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Some cities lend themselves particularly well to short visits and Lisbon is definitely one of them. Here’s why:
- Location, location, location! With a yearly average of 17.5˚C, good weather is almost guaranteed. On top of that, the city centre is only a 20-minute taxi ride from the airport – and the sea is not that much further.
- Charm! Hardly any other large European city is as laid back as the Portuguese capital.
- The food. Little pastry cups filled with custard (in Portuguese: “pastéis de nata”), fresh cornbread, dried cod (“bacalhau”)… The local cuisine is varied and extremely tasty.
Where to start in a city that has so much to offer? Here are our tips for a 72-hour visit to and near Lisbon:
Bright and early, take the tramline 28E to Alfama. Not only is the journey rewarding – the tram takes you to the best viewing points (by all means, stop at “Miradouro Santa Luzia”!) – but the old yellow tram cars themselves are worth the trip.
The next stop is the Castelo de São Jorge, a 10th century citadel built by the Moors. Our tip: go around to the back of the castle and then start up the hill, the best way to avoid the hordes of tourists.
The ideal snack break: “Time Out Mercado da Ribeira” (Avenida 24 de Julho) with its 35 food stalls.
In the mood for some shopping? Our favourite spot: the winding streets of Bairro Alto. Between the bars and record shops you’ll find plenty of little boutiques, especially around the Rua da Rosa.
Any trip to Lisbon should include an evening of Fado music and tapas. Both are particularly good at “Bela Vinhos e Petiscos” (Rua dos Remédios 190), a restaurant frequented mostly by the locals who like to sing along to every song.
Tucked away in a courtyard in the old quarter of Chiado, “Café Fàbulas” is a favourite within Lisbon’s creative scene thanks to its cool vintage interior and affordable prices.
At noon, head towards the “Torre de Belém”. The massive tower is one of the few remaining examples of the ostentatious Manueline style that wasn’t destroyed 260 years ago by the great earthquake.
For those who want to sample the famous custard tarts, “Pastéis de Belém” – where the pastry was invented in 1837 – is the place to be (Rua de Belém 84-92). LX Factory (Rua Rodrigues de Faria) by bus 15E is also worth the trip, while Café Landeau serves a mean chocolate cake.
The restaurant “Tasca da Esquina” (Rua Domingas Sequeira 41C), headed by top chef Vitor Sobral, is particularly favoured by young couples.
Today, a trip to Pena National Palace is on the schedule. Known as the ‘Neuschwanstein of Portugal’, it was the royal family’s summer residence for over 800 years. If you don’t have a rental car, take the ‘Linha de Sintra’ commuter train from Rossio or Benfica to Sintra, the last station – there is a train every 30 minutes.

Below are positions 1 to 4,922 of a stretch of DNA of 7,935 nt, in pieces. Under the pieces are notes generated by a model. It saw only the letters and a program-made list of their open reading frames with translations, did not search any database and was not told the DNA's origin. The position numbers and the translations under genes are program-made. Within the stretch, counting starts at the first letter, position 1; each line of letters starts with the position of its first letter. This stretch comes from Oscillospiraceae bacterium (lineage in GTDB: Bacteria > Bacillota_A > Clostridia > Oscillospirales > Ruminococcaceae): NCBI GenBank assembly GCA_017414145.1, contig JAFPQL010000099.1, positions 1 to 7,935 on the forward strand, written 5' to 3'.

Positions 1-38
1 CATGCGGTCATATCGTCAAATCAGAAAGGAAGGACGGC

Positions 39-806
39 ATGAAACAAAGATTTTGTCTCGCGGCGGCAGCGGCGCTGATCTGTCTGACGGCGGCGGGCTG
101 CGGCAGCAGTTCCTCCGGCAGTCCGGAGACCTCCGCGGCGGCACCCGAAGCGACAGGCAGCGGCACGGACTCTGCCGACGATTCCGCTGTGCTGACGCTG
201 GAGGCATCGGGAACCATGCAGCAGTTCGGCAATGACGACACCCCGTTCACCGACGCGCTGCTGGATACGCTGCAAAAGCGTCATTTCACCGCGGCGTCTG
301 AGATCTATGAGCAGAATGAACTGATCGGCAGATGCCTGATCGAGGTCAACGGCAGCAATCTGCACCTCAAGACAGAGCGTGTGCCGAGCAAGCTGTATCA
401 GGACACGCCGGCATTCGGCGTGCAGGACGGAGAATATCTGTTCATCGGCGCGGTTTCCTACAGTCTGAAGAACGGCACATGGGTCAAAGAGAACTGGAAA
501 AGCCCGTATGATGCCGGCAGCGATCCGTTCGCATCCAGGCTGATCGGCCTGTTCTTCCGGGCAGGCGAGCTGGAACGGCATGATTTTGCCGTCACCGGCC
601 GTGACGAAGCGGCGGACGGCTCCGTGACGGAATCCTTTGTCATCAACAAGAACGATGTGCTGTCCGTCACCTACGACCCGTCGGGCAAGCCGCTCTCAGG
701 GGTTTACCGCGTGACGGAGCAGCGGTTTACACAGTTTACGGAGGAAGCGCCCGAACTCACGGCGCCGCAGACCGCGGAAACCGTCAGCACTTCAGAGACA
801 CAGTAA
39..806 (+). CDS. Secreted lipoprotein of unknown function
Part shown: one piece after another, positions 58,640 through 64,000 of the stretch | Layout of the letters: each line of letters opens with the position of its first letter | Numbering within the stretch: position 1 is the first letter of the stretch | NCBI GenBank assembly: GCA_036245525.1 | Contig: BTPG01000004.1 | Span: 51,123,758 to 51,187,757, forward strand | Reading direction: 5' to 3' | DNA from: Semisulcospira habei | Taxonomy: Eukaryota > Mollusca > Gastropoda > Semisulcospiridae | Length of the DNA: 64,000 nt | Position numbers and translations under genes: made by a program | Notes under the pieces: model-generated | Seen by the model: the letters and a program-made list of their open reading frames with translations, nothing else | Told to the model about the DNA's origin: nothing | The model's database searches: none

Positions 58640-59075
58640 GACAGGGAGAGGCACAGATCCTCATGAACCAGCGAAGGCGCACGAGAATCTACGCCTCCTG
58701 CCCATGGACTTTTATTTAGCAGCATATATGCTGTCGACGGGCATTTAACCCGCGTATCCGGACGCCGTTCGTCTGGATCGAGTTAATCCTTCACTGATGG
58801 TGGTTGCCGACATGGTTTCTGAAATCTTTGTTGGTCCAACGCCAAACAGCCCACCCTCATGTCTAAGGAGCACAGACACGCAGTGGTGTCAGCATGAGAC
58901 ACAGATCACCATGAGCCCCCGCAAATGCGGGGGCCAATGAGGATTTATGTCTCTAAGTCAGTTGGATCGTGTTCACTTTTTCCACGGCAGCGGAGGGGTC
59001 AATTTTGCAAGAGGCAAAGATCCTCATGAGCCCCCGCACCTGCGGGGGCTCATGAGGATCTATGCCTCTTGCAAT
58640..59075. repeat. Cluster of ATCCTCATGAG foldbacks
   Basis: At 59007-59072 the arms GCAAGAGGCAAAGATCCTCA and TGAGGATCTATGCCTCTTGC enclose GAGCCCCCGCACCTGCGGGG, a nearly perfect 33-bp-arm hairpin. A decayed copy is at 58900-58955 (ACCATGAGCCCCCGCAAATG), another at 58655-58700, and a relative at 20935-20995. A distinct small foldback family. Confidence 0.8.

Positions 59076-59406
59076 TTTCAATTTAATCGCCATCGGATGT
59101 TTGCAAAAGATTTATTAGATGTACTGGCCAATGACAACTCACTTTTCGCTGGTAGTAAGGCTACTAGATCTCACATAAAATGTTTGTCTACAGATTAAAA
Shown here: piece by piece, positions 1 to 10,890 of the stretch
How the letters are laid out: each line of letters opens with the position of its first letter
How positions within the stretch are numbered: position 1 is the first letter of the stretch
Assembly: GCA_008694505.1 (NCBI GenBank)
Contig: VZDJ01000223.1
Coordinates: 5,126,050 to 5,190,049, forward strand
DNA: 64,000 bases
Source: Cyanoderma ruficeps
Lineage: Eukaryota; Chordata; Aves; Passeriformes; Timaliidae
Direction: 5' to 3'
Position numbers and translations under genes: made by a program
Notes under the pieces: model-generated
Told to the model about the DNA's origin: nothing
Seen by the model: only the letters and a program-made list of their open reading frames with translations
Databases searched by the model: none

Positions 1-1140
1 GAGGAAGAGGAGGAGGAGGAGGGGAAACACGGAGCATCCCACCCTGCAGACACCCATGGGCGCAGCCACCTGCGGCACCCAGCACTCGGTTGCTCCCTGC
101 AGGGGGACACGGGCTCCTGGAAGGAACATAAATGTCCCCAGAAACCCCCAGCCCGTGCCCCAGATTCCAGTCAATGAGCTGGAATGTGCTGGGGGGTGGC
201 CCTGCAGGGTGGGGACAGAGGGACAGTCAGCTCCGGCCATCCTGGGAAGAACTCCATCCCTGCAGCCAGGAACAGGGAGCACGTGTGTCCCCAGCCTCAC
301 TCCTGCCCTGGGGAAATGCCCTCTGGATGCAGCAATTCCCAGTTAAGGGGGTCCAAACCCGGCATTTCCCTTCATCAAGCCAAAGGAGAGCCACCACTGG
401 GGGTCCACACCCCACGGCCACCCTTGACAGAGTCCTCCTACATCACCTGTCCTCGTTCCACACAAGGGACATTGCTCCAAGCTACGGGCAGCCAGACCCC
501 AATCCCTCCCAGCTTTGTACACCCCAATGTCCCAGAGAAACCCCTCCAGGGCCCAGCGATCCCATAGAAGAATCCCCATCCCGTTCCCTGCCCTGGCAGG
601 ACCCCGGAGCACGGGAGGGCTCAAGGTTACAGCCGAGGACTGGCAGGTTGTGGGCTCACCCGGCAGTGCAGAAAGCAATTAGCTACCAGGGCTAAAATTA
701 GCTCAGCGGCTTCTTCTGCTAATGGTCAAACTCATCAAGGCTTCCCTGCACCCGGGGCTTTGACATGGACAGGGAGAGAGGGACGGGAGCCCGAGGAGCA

From the Sintra train station, you’ll walk through the São Pedro de Penaferrim district for around a half hour until you arrive at the fairy tale palace. On Saturdays, you can also see and experience one of the best farmer’s markets in Portugal there. But the walk through the charming district of whitewashed houses and churches is also interesting.
The palace at the top of the hill in Sintra was built in 1840, on the ruins of a monastery. A mixture of neo-Renaissance, neo-Gothic and Moorish elements with turrets and colourful mosaics everywhere, it looks like one of Disney’s cartoonists designed the façade. On the inside, there is an abundance of plasterwork, trompe l’oeil paintings and splendid 19th century furnishings. Although art historians aren’t particularly fond of this eclectic style, Pena National Palace (including the entire cultivated landscape around Sintra) has been a UNESCO World Heritage Site since 1995.
The palace is open year-round from 9:30 a.m. until 6 p.m. and admission costs €8.50. If you would like to see more, for instance, the ruins of the Moorish castle or the huge park with imaginative planted areas and many exotic plants, consider purchasing a combination ticket.
Sintra itself is full of souvenir shops in which you can pick out traditional ceramic ware and tiles. The best place to take a break is the ‘Fábrica das Verdadeiras Queijadas da Sapa‘, which is known for its mini cheesecakes with cinnamon.
This is no longer an insider’s tip, but the locals still love it: Dom Pipas, right next to the train station. In tiled rooms typical of the region, they serve classical Portuguese dishes such as smoked sausage with pineapple and roast lamb with rice. Afterwards, we return to Lisbon, where we plan to let the evening draw to a close over a glass of red wine…